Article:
If individual teams in companies implement elements of self-organisation and agile project-management, the other three quadrants will inevitably change as well. For it is a central characteristic of self-organisation, that tasks are no longer mandated “from above”, but distributed more self-responsibly throughout the team. Decisions shift from superiors to employees that are seen as especially competent in the particular area. In the course of this transformation, team members become essentially more independent and can also become the primary contact person for outside partners. This means that, in self-organised contexts, there’s no point in asking to speak to the manager, because the competent, self-responsible employee becomes the primary contact person.
Above, I started to describe the frequent tensions arising when hierarchically managed companies increase the span of control and introduce elements of self-management as a way to decrease the work burden of lower levels of management. We now have two different ways of leading and organising work operating in one company.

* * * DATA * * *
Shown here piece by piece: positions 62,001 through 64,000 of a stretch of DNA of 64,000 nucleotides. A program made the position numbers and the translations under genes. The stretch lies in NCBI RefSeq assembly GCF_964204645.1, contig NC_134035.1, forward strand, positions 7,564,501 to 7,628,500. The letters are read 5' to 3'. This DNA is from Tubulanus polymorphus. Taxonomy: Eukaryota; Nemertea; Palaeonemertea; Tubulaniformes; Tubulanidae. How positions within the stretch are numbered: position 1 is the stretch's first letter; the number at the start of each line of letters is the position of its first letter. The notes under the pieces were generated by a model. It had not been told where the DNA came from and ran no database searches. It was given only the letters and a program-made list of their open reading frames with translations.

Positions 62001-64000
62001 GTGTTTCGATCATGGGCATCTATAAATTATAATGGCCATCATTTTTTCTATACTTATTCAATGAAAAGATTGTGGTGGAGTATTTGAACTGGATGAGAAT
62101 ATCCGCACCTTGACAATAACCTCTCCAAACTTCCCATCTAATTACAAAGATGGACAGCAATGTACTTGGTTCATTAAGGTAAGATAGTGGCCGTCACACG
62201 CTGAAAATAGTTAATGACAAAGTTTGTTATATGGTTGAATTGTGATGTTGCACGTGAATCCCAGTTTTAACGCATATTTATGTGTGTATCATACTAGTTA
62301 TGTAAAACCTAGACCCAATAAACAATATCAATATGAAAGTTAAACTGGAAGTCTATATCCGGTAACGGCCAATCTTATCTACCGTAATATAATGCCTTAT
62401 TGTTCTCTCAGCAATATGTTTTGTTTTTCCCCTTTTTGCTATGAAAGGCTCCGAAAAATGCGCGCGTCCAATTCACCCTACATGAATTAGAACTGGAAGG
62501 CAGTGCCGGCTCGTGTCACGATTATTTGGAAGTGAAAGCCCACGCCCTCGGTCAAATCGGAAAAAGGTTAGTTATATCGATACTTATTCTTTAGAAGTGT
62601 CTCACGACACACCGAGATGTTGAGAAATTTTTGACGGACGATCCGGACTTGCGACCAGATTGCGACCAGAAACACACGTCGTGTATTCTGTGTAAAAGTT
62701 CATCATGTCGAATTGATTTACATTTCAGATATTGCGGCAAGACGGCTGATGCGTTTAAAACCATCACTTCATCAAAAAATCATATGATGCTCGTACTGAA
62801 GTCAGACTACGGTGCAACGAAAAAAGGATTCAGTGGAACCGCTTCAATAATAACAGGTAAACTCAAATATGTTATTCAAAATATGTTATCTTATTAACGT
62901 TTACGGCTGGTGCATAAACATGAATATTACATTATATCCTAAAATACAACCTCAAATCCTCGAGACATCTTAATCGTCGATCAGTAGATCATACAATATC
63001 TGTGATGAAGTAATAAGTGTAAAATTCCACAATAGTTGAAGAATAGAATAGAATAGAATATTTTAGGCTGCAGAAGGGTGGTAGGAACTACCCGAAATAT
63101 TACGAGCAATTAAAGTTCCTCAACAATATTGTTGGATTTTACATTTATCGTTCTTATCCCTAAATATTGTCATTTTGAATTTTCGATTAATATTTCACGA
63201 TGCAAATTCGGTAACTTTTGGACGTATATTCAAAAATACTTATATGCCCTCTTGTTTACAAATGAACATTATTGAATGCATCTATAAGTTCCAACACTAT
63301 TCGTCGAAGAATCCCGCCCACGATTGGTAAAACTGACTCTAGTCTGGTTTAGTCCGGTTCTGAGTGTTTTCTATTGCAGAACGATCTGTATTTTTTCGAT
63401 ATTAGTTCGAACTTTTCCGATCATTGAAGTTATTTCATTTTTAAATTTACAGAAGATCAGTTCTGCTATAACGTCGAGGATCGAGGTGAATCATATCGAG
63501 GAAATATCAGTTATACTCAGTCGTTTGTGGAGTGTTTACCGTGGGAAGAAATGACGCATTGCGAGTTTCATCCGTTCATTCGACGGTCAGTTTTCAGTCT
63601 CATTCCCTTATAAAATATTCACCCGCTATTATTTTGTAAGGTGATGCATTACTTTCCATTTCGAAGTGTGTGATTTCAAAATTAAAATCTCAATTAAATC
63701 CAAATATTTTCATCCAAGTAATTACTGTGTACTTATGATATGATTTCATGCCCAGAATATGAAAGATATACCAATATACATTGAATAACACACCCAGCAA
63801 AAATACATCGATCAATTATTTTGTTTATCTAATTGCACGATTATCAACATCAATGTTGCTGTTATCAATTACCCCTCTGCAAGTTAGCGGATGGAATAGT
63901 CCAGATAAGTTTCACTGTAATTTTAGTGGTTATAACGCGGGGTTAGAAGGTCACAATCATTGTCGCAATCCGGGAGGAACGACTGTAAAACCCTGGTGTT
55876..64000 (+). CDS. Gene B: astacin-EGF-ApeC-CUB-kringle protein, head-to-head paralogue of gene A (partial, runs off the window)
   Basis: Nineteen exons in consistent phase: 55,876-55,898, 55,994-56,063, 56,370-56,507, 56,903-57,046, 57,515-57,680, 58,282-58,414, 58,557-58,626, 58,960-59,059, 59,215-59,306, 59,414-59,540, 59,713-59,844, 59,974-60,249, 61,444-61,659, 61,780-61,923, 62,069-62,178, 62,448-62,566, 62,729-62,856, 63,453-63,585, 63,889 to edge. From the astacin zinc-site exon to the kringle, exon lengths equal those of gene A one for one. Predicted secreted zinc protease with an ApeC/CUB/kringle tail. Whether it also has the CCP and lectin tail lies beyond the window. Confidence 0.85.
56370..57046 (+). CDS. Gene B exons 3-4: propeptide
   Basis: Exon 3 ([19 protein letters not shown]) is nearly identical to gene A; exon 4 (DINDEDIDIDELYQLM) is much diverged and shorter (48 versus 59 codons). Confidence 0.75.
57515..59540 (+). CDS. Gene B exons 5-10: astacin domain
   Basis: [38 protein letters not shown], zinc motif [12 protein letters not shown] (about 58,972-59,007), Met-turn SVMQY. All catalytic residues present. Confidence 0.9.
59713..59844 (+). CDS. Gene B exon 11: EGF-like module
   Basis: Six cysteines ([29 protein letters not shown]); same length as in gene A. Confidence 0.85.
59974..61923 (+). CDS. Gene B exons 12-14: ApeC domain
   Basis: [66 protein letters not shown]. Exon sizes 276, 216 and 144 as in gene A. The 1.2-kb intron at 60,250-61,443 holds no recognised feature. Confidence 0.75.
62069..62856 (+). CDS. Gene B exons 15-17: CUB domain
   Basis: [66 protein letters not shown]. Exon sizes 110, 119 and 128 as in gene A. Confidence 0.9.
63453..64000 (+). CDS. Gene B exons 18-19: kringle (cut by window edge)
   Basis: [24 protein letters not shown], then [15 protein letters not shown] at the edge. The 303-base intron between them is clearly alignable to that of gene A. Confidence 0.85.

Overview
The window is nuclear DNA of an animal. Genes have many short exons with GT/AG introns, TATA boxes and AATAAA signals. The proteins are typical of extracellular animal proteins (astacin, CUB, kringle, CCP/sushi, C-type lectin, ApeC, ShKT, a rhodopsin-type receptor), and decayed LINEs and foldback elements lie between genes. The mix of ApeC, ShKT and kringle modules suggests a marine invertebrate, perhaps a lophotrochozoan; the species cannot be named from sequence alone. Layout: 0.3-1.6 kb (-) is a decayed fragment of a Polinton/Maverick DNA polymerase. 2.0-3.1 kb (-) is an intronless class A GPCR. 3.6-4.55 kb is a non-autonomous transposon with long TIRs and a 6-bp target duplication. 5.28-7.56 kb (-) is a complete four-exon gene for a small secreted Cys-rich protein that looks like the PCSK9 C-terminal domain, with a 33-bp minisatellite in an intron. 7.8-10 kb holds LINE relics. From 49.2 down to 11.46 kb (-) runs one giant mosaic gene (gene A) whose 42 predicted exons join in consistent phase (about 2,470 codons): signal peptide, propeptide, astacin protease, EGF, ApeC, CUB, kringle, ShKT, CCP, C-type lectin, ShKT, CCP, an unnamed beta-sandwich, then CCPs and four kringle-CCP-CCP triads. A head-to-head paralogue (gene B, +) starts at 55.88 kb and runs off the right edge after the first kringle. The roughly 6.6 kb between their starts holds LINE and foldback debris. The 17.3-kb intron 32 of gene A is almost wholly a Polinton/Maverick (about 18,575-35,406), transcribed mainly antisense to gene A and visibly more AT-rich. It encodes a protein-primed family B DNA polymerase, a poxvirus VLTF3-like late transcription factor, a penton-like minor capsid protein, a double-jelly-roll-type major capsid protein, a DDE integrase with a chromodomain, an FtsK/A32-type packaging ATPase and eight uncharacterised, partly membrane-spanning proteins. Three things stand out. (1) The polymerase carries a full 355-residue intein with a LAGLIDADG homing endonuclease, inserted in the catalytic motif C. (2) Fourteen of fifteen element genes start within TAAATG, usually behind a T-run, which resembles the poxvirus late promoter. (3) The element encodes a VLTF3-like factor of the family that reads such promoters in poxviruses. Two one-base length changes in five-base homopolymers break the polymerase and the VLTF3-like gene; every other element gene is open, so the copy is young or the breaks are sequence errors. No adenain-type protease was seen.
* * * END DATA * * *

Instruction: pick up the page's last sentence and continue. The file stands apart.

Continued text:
Frequent Misunderstandings …
Within a team, this new distribution of tasks often works quite smoothly. But at the intersections or seams to the rest of the organisation, there will be friction. For the old functional hierarchy will have the same expectations of the self-organised parts of the organisation as before. Superiors assume that the existing management staff will be able to give detailed reports about all important activities within the team. But not only can the manager no longer do this, it is even in contradiction to the principle of self-organisation.
From the perspective of the old management, the self-organised way of working appears inefficient and difficult to control. The new teams seem to elude the control of the top management, which no longer knows who is working on what and how. The self-organised parts in turn feel limited and distrusted through leadership’s need for control, and the employees, who are now taking on much more responsibility, don’t feel valued for their contribution.
From companies, in which these different forms of leadership co-exist, we know the dilemma from both perspectives. The hierarchically organised leadership team is confronted with a contact person that says, for example:
“I can’t give you the concrete details about that. My co-worker X handles that.”